Teaching the Teachers

Weeklong Summer Physics Teacher Academy at UC Riverside serves a large region in Southern California

Kenneth Barish (standing), the chair of the Department of Physics and Astronomy, welcomed the participants with opening remarks.

Kenneth Barish, the chair of the UC Riverside Department of Physics and Astronomy, formally began the Summer Physics Teacher Academy this year with opening remarks that included the following sobering statistics: Nationally, 33 percent of high school students take physics. In California, on average, 22 percent of high school students take physics. For the Inland Empire, this number is alarmingly low, at just 11 percent.

Partly to help improve the last statistic, the department annually hosts the academy, attended this year by nearly 30 teachers from local high schools. The 2018 academy began Monday, June 25, and will run through Friday, June 29. Faculty in the department will give lectures to the teachers on a variety of topics, including electromagnetism, complex quantum systems, nanotechnology, how to prepare for college science classes, surface physics, and classical mechanics. Hai-Bo Yu, an assistant professor of physics, and Maria Chiara Simani, the director of the California Science Project, led the organization of this year’s academy.

Daniel McKinney (left) and Maria Cuevas Delgado.

Daniel McKinney, who participated in the academy in 2016, guided this year’s participants in finding the thickness of a human hair using laser diffraction. He has 17 years’ experience teaching physics, and teaches currently at Santa Rosa Academy, Menifee.

“I came up with some ideas to improve the program by integrating more lab experience for the participants,” he said. “Working with UCR faculty, I developed classroom activities that go well with the research that takes place in UCR’s modern physics labs. The UCR Summer Physics Teacher Academy serves a large region in Southern California. By helping the teachers who attend this academy, I can help their students and improve the teaching of physics regionally. I’m always looking for ways to make the academy better, and look forward to feedback from this year’s participants.”

One of the teachers participating in the academy this year is Maria Cuevas Delgado, who finished her second year of teaching at Hawthorne High School. She was inspired to attend the academy because she has never taken a high school physics course.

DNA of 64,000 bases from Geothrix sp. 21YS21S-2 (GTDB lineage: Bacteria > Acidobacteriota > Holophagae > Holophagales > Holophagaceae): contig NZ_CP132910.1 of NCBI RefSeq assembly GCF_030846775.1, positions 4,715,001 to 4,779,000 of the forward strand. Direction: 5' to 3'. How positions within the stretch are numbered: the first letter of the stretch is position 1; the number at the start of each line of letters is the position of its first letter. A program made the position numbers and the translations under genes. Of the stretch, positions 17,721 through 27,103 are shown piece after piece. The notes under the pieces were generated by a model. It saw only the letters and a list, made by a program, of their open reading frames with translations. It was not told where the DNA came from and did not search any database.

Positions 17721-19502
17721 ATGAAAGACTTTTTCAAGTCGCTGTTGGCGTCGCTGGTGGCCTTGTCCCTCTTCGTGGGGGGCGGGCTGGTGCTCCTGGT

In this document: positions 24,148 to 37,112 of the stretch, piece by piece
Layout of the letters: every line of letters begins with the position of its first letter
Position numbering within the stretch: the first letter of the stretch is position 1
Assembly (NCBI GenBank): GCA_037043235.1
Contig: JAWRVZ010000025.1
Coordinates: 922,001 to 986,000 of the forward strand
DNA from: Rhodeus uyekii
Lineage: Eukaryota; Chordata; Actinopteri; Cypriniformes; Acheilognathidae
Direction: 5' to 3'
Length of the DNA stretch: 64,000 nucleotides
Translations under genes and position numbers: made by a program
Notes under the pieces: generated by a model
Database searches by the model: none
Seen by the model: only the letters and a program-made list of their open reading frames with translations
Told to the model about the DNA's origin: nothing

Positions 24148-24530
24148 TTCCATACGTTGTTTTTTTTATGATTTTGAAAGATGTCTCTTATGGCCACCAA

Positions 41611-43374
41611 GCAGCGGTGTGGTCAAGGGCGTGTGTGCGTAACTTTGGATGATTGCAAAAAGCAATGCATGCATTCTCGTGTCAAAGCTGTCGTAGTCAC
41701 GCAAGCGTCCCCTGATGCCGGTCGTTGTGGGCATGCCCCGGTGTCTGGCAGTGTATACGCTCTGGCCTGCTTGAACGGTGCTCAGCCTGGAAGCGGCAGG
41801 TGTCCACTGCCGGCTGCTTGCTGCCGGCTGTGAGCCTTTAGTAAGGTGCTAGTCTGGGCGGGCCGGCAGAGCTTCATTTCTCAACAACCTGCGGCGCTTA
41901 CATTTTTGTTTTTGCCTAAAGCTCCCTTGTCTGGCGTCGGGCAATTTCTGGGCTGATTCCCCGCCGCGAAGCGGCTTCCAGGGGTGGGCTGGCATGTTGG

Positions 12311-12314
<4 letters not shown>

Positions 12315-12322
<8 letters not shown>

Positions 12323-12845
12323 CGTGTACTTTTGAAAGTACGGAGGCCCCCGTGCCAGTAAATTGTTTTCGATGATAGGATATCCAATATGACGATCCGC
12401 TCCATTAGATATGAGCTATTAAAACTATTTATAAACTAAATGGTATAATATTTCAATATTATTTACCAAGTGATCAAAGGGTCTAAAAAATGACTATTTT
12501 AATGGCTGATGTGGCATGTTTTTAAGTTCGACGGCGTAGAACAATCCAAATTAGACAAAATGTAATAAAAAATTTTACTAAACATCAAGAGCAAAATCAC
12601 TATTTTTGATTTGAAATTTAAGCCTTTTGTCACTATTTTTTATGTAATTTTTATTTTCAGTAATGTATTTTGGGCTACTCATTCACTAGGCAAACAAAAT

Peter Creasey, a research scientist in the UCR Department of Physics and Astronomy, gave a talk on June 26 titled “From the Big Bang to 2018.” Photo credit: I. Pittalwala, UC Riverside.

“College physics, which I took for a year, is, in my mind, what physics is about,” she said. “When I saw the agenda for the academy, I thought, ‘Whoa! I don’t remember any of this.’ I signed up because I think I would benefit from lectures given by UCR professors. I hope to align what I learn from them with what I teach in my school. I am excited to come up with strategies for including in my classroom the content I learn at the academy. My goal is to get my students motivated to seek physics in the future.”

Börge Hemmerling, who joined UCR last year as an assistant professor, gave the participants a research lecture on the control and applications of complex quantum systems.

“I talked about how we can use microscopic systems like atoms or molecules – what we would call complex quantum systems – to investigate and study physics questions,” he said. “I discussed the variation of fundamental constants, noting that not everything we learn in high school is a given. At the university level much of what we learned in physics is questioned. I hope the teachers use their academy experience to get their students to become more open-minded and ask bigger questions.”

Two new components in the curriculum this year are: web-based demos, which are tools that can be useful, in particular, in schools that do not have enough equipment; and a series of other demos that can be easily implemented in the classroom.

The Summer Physics Teacher Academy is sponsored by the Department of Physics and Astronomy and the California Science Project. More information about the academy can be found here.

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